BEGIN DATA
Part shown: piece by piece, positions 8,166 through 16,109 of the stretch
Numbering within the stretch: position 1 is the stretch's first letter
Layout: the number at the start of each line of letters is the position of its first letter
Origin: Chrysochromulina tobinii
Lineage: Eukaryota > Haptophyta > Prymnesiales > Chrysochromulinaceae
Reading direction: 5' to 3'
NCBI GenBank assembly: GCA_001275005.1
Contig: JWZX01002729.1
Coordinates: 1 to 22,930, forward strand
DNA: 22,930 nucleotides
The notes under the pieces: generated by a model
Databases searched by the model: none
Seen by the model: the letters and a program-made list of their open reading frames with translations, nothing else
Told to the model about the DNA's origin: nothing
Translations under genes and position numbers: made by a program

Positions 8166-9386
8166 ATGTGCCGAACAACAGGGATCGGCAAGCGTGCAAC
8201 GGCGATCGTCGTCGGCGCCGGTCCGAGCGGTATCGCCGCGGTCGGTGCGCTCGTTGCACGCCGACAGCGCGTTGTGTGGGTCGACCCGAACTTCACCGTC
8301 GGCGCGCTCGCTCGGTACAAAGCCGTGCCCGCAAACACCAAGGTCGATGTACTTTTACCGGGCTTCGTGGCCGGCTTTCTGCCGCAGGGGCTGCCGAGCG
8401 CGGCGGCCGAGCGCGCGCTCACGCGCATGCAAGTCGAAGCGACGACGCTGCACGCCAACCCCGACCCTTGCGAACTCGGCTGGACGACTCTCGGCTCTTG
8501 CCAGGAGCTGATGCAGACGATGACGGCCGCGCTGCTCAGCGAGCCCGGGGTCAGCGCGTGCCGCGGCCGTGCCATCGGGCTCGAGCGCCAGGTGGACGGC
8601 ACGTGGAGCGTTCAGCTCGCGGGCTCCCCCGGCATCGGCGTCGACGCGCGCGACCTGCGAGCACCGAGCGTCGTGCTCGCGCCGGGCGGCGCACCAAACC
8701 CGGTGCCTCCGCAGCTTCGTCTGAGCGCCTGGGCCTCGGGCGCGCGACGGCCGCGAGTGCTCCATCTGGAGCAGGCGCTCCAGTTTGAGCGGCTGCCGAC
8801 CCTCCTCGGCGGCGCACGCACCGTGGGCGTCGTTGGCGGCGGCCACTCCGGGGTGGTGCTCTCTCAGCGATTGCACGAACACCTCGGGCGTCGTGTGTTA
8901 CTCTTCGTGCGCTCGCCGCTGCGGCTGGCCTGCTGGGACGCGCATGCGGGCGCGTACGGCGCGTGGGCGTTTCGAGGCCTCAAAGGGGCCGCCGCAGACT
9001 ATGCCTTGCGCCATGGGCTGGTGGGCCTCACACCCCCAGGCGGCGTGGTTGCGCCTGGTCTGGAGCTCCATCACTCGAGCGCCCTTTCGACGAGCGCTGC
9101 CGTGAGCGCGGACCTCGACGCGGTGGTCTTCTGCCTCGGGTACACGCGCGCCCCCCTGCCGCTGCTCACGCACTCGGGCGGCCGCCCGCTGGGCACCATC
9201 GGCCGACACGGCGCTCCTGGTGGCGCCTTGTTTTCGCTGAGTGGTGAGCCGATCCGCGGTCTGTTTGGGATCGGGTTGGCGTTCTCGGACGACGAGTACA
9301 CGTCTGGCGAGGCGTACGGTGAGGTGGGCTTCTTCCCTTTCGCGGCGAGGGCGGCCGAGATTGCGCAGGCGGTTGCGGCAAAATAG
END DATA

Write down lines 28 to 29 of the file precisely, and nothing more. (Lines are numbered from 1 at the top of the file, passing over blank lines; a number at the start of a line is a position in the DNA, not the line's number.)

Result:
9201 GGCCGACACGGCGCTCCTGGTGGCGCCTTGTTTTCGCTGAGTGGTGAGCCGATCCGCGGTCTGTTTGGGATCGGGTTGGCGTTCTCGGACGACGAGTACA
9301 CGTCTGGCGAGGCGTACGGTGAGGTGGGCTTCTTCCCTTTCGCGGCGAGGGCGGCCGAGATTGCGCAGGCGGTTGCGGCAAAATAG